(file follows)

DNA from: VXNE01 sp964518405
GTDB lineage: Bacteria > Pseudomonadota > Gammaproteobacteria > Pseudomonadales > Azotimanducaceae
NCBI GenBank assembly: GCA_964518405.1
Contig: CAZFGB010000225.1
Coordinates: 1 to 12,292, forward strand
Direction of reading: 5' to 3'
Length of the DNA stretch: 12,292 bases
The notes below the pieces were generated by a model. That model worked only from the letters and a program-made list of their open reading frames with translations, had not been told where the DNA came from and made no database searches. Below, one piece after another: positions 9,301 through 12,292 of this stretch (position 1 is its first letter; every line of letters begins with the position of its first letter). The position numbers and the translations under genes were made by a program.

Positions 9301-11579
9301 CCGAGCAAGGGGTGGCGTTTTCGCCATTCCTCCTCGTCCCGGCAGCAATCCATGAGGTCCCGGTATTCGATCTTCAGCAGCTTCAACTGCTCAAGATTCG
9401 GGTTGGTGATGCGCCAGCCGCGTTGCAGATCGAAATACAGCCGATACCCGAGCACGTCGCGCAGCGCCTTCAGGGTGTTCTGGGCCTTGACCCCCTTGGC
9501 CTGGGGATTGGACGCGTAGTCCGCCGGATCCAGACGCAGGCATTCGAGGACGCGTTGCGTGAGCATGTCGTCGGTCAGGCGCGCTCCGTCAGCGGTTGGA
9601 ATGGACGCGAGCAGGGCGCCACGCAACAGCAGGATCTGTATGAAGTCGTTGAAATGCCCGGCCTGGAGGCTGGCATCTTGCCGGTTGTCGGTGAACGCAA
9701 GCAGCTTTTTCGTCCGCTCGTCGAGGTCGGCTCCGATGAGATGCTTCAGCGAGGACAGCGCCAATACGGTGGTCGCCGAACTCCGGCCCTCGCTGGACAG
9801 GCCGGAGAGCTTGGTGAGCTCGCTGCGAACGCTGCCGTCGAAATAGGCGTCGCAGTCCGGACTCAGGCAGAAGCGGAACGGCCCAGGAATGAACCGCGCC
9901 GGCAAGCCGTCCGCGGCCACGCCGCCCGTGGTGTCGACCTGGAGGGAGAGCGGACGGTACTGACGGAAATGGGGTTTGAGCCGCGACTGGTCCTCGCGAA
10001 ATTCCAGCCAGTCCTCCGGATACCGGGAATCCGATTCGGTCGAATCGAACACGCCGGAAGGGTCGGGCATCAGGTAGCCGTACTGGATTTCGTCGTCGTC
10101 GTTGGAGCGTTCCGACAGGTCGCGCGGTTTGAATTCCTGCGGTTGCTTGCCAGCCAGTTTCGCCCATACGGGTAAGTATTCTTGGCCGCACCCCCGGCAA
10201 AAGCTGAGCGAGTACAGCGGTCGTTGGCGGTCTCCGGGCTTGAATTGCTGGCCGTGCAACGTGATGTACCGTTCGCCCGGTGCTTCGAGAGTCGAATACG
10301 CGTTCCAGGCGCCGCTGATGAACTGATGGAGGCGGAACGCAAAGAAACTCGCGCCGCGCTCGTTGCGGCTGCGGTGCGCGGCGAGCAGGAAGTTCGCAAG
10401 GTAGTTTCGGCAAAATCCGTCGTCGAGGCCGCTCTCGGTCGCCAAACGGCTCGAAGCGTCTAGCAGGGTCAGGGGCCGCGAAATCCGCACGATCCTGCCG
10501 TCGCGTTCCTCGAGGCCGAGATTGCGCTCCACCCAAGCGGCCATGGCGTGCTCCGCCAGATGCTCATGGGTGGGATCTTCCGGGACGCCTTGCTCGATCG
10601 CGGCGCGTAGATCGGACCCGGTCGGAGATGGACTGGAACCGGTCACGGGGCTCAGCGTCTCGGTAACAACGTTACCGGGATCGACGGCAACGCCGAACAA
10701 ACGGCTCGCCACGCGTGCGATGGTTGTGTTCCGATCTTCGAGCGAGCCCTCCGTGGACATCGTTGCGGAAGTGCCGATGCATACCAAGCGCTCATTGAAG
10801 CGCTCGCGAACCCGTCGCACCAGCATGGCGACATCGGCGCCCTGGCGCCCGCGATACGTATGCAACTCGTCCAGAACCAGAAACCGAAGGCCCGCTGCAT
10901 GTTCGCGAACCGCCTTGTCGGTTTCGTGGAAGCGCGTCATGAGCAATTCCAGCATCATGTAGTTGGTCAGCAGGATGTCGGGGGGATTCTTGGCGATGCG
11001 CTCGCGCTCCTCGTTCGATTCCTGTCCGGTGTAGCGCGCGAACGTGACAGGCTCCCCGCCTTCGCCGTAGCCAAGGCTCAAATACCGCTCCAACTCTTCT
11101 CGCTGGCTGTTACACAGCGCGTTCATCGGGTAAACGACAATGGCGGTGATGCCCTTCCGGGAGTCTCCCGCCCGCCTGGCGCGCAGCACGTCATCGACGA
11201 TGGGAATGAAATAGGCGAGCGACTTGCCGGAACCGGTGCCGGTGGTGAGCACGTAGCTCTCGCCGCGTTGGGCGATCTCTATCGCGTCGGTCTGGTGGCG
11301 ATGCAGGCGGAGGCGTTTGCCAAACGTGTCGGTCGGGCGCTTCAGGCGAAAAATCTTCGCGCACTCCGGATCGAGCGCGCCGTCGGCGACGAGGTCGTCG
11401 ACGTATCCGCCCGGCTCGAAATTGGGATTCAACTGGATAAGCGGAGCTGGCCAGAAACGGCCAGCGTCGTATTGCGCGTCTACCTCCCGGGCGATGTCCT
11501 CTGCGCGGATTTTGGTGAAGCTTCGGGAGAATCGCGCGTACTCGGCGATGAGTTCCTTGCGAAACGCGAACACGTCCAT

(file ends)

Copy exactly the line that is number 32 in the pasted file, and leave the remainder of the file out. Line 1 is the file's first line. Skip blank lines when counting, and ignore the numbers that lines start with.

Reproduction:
11501 CTGCGCGGATTTTGGTGAAGCTTCGGGAGAATCGCGCGTACTCGGCGATGAGTTCCTTGCGAAACGCGAACACGTCCAT